Molecular Mechanics in the Clinical Biochemistry


In molecular mechanics, several ways exist to define the environment surrounding a molecule or molecules of interest. A system can be simulated in vacuum (termed a gas-phase simulation) with no surrounding environment, but this is usually undesirable because it introduces artifacts in the molecular geometry, especially in charged molecules. Surface charges that would ordinarily interact with solvent molecules instead interact with each other, producing molecular conformations that are unlikely to be present in any other environment. The best way to solvate a system is to place explicit water molecules in the simulation box with the molecules of interest and treat the water molecules as interacting particles like those in the molecule. A variety of water models exist with increasing levels of complexity, representing water as a simple hard sphere (a united-atom model), as three separate particles with fixed bond angles, or even as four or five separate interaction centers to account for unpaired electrons on the oxygen atom. As water models grow more complex, related simulations grow more computationally intensive. A compromise method has been found in implicit solvation, which replaces the explicitly represented water molecules with a mathematical expression that reproduces the average behavior of water molecules (or other solvents such as lipids). This method is useful to prevent artifacts that arise from vacuum simulations and reproduces bulk solvent properties well, but cannot reproduce situations in which individual water molecules have interesting interactions with the molecules under study.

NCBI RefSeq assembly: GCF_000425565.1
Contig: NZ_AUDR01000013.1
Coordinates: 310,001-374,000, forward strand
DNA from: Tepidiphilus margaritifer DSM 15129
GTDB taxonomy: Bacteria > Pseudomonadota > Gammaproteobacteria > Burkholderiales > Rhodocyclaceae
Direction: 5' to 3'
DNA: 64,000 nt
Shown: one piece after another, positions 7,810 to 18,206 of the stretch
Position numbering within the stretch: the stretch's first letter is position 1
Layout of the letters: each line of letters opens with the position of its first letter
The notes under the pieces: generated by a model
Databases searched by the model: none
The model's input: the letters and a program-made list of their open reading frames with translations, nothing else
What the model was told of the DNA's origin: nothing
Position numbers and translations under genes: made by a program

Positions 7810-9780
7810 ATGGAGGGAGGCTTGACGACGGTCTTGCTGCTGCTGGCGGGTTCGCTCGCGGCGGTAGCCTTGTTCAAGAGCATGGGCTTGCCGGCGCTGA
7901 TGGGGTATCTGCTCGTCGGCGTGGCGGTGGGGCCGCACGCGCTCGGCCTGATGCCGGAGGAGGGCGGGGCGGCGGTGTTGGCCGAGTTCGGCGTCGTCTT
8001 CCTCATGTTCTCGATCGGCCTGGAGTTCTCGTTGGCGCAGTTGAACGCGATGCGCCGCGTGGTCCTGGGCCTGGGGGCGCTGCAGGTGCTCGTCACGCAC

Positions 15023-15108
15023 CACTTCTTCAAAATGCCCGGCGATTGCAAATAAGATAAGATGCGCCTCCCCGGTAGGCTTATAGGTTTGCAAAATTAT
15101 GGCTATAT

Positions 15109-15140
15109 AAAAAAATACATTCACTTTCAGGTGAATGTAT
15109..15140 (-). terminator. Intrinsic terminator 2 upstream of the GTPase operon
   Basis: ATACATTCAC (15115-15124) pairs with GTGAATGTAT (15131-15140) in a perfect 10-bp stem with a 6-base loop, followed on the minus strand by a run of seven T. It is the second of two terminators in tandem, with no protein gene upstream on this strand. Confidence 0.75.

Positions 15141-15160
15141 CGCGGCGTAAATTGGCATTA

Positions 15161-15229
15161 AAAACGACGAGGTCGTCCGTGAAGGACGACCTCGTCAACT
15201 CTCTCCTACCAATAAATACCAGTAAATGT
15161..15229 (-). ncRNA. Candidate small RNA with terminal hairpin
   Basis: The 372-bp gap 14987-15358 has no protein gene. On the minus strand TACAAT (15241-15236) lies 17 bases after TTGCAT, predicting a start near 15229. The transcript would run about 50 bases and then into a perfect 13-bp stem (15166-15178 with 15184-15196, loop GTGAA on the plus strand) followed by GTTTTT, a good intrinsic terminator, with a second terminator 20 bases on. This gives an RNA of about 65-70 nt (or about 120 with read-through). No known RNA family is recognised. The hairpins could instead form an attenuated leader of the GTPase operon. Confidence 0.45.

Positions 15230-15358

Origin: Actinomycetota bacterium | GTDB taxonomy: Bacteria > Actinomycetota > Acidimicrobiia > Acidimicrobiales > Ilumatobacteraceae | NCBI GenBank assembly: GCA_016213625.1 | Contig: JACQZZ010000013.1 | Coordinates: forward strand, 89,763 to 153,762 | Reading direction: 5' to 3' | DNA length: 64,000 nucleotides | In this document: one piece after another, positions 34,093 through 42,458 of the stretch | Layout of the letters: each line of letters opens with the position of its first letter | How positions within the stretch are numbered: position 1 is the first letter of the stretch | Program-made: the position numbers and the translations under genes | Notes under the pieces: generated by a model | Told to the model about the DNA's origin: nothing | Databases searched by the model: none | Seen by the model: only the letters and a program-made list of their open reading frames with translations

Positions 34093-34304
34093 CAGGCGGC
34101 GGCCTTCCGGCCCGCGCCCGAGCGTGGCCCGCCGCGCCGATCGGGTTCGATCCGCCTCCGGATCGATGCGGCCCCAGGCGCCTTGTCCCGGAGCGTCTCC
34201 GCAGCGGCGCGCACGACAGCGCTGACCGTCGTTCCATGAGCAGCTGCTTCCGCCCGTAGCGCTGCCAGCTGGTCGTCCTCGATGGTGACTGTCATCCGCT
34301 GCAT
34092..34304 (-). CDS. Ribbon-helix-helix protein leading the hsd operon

The main use of molecular mechanics is in the field of molecular dynamics. This uses the force field to calculate the forces acting on each particle and a suitable integrator to model the dynamics of the particles and predict trajectories. Given enough sampling and subject to the ergodic hypothesis, molecular dynamics trajectories can be used to estimate thermodynamic parameters of a system or probe kinetic properties, such as reaction rates and mechanisms.

Another application of molecular mechanics is energy minimization, whereby the force field is used as an optimization criterion. This method uses an appropriate algorithm (e.g. steepest descent) to find the molecular structure of a local energy minimum. These minima correspond to stable conformers of the molecule (in the chosen force field) and molecular motion can be modelled as vibrations around and interconversions between these stable conformers. It is thus common to find local energy minimization methods combined with global energy optimization, to find the global energy minimum (and other low energy states). At finite temperature, the molecule spends most of its time in these low-lying states, which thus dominate the molecular properties. Global optimization can be accomplished using simulated annealing, the Metropolis algorithm and other Monte Carlo methods, or using different deterministic methods of discrete or continuous optimization. While the force field represents only the enthalpic component of free energy (and only this component is included during energy minimization), it is possible to include the entropic component through the use of additional methods, such as normal mode analysis.

Molecular mechanics potential energy functions have been used to calculate binding constants, protein folding kinetics, protonation equilibria, active site coordinates, and to design binding sites

With Regards, 

Martini Jones, 

Journal Manager 

Journal of Clinical and Medical Biochemistry 

WhatsApp: +3225889658